Get the latest from TODAY
While the summer season is typically jam-packed with weddings, don’t count on lots of millennials to be the ones saying “I do” — and if they come as guests, chances are they won’t be going home to a significant other.
The percentage of young adults who are single and not living with a romantic partner has “risen dramatically” in the past decade, from 52 percent in 2004 to 64 percent in 2014, according to a trend analysis released by Gallup on Monday.
It’s no secret that Americans are waiting longer to get hitched and that U.S. marriage rates are dropping, but the Gallup data shows 18- to 29-year-olds aren’t simply skipping the wedding and choosing to move in with a boyfriend or girlfriend. Rather, they’re staying solo longer or getting involved without cohabitating.
“It doesn’t surprise me at all,” Arielle Kuperberg, an assistant professor of sociology at The University of North Carolina at Greensboro, told TODAY.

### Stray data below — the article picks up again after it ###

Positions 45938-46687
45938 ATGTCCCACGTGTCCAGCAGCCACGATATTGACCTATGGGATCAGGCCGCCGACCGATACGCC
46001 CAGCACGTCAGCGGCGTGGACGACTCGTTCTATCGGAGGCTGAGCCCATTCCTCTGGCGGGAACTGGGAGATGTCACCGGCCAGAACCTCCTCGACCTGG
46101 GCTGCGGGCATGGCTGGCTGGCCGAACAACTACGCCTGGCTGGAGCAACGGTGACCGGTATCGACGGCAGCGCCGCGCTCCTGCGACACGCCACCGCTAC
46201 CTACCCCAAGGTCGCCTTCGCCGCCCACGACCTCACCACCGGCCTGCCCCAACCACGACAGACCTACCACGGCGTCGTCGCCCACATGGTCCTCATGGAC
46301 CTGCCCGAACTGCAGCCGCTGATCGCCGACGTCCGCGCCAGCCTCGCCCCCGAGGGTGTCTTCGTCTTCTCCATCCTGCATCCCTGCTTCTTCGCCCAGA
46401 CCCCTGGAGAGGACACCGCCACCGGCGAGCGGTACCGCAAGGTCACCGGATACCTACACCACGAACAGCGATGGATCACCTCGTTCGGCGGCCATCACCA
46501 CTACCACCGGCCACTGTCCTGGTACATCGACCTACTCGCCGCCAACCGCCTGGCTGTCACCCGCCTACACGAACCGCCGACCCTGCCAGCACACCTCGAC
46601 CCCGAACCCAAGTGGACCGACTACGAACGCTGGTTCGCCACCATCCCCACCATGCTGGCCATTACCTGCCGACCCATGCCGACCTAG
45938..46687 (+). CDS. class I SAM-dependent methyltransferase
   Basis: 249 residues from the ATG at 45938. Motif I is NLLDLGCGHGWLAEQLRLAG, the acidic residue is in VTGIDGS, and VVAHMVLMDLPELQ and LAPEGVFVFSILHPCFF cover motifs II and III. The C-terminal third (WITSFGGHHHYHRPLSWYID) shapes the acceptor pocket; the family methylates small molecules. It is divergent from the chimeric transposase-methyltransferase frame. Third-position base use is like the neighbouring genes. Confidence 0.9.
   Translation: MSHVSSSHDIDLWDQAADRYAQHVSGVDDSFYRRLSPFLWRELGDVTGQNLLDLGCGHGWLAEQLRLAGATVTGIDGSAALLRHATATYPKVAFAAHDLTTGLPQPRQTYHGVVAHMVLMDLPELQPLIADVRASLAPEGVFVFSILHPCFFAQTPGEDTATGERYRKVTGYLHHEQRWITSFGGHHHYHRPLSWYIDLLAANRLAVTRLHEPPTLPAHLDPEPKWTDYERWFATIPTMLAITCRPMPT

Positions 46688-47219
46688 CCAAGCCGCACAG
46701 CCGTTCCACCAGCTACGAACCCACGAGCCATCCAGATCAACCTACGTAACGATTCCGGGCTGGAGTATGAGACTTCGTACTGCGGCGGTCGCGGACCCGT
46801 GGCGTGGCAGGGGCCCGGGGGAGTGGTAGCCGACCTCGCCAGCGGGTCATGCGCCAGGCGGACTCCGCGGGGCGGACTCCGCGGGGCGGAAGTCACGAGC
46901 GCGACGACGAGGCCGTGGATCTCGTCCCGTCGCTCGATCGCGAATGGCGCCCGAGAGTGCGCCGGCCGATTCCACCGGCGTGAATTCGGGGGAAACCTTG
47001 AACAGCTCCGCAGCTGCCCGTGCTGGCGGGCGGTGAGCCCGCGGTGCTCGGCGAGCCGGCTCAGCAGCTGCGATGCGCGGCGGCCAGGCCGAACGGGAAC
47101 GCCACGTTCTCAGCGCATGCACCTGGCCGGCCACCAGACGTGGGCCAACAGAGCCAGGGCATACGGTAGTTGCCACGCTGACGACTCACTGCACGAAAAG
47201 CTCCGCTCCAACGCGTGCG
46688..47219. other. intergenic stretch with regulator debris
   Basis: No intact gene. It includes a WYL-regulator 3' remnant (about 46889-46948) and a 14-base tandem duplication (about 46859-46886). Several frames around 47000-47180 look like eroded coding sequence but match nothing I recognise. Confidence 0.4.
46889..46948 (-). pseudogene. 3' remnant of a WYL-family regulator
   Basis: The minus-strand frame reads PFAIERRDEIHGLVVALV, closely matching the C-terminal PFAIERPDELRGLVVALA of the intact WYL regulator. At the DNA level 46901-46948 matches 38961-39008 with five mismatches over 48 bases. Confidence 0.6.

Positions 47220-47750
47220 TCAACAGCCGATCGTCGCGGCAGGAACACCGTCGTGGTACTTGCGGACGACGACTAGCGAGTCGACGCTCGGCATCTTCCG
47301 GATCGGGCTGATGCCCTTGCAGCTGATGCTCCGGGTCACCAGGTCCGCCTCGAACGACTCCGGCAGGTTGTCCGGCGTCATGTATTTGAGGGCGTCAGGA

“Young adults are taking longer and longer to achieve the things that we consider make you an adult — financial independence, leaving your parents’ house, finishing your education, having kids, getting married.”
Part of that is a direct effect of the Great Recession, which began in 2007 and left many young people unable to establish themselves in professional jobs, Kuperberg said. Many young men especially have not been able to achieve the goals that young women want in a husband, such as financial stability and a well-paying job, she added.
“I don’t think it’s because people are giving up on romance. I think it’s because they’re having a hard time finding people who are willing to partner with them for the long term or who they are willing to partner with because of these issues,” Kuperberg said.
Citing a 27-year-old man who is single and still lives with his parents, Kuperberg said he told her, "I don’t want to date because what do I have to offer anyone right now? I don’t have a job, I’m still in school. Who would want to date me?”
All these issues are making people less willing to settle down, Kuperberg said.
But gender and education do play a role in who is pairing up. The Gallup data found fewer young women than young men were single. College graduates were also less likely to be unmarried than young adults with some or no college education.
For many people, life’s big events now seem to be coming later than ever before.
“The old timeline was you married in your early 20s and had kids in your mid- to late 20s,” Kuperberg said. “Now, the timeline seems to be that people are marrying in their early 30s and having kids in their mid- to late 30s, and maybe even early 40s.”